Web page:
ISLAMABAD: Pakistan and Saudi Arabia called for an “inclusive political settlement” in Afghanistan as the Taliban struggle to form a new government that can attain international recognition.
Prime Minister Imran Khan and Saudi Crown Prince Mohammad Bin Salman, who Sunday spoke by phone on the latest developments in the war-torn country, also agreed the international community must step up its engagement in order to avert humanitarian and refugee crises, said a statement from the Prime Minister’s Office.
The two leaders had a detailed discussion on the latest situation in Afghanistan, the statement said.
Underscoring that a peaceful and stable Afghanistan is vital for Pakistan and regional stability, Imran insisted that the international community has the responsibility to stand by the Afghan people and support them economically as well as to help rebuild the country.
He also emphasised the need to address Afghanistan’s urgent humanitarian needs and take steps to ensure its economic stability.
The two leaders also agreed to work together to further augment and diversify bilateral ties in all spheres, the statement said.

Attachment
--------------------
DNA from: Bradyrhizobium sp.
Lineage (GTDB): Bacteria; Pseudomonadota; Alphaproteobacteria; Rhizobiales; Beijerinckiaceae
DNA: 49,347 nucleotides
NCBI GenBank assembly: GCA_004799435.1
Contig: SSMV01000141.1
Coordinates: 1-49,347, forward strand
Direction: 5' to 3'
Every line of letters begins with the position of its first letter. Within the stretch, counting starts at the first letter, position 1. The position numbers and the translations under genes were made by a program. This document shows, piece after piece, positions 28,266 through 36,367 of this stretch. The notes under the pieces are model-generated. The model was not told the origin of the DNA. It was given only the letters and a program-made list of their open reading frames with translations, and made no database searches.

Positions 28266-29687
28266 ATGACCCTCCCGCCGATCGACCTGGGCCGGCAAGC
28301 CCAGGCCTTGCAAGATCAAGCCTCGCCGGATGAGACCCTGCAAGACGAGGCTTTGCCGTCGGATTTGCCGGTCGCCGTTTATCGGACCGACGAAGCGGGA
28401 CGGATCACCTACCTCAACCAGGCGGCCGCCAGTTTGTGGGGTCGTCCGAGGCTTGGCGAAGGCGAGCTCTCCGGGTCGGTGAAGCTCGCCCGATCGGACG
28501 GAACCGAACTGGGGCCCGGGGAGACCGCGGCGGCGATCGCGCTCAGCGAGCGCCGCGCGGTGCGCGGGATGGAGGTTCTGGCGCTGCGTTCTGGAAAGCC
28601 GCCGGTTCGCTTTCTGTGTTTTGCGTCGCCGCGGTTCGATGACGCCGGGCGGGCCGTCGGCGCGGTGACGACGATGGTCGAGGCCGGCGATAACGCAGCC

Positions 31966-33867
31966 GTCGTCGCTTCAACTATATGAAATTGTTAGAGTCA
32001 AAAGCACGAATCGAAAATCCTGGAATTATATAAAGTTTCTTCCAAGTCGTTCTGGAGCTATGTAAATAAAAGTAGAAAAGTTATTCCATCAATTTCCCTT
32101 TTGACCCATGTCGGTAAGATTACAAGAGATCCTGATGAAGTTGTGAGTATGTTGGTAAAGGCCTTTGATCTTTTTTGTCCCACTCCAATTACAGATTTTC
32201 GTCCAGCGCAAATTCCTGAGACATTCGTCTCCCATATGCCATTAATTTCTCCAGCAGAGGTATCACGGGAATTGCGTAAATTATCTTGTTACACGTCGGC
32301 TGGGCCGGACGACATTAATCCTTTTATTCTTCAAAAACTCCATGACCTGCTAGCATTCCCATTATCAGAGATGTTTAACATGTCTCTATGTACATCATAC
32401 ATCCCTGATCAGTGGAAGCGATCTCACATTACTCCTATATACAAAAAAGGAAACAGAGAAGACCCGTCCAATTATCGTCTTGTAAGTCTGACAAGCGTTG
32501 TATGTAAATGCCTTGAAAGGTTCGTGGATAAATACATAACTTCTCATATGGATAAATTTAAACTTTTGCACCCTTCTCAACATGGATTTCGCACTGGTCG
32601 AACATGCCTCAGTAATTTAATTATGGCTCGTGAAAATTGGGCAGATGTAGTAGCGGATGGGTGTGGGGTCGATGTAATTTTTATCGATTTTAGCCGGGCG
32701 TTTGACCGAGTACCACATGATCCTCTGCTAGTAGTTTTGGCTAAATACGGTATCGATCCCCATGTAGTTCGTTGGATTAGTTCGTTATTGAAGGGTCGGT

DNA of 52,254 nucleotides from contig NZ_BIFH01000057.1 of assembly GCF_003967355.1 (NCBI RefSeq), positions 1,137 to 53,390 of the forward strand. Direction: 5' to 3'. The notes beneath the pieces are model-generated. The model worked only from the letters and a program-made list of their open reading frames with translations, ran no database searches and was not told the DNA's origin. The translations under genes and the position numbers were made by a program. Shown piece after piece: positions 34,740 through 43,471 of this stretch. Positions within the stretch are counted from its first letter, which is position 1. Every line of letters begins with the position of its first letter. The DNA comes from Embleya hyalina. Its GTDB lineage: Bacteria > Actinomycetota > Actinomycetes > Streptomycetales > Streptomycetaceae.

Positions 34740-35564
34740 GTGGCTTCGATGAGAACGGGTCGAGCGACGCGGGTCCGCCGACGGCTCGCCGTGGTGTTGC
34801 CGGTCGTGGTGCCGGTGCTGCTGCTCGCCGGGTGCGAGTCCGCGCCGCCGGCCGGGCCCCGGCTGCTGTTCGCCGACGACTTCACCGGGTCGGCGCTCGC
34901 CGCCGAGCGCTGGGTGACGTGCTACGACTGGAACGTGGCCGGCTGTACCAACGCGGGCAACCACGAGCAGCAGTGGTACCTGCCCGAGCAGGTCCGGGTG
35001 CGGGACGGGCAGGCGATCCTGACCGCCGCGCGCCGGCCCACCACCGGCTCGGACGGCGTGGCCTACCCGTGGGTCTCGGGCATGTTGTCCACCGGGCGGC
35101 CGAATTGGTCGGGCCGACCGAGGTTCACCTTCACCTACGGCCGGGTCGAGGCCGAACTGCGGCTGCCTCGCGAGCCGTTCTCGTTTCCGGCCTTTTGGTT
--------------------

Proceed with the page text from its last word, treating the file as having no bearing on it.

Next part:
The prime minister also reaffirmed Pakistan’s support for the Kingdom’s sovereignty and territorial integrity.
He also held phone conversations with the Emir of Qatar, Sheikh Tamim bin Hamad Al Thani, and Abu Dhabi Crown Prince Mohammed Bin Zayed Al Nahyan, who is also the deputy supreme commander of the United Arab Emirates’ armed forces.
The three leaders discussed bilateral relations and exchanged views on the evolving situation in Afghanistan.
They agreed to remain in “close” contact on bilateral matters as well as regional and international issues of mutual interest, said a separate statement.
Pakistan, Saudi Arabia and the UAE were the only countries that recognised the first Taliban government in 1996.
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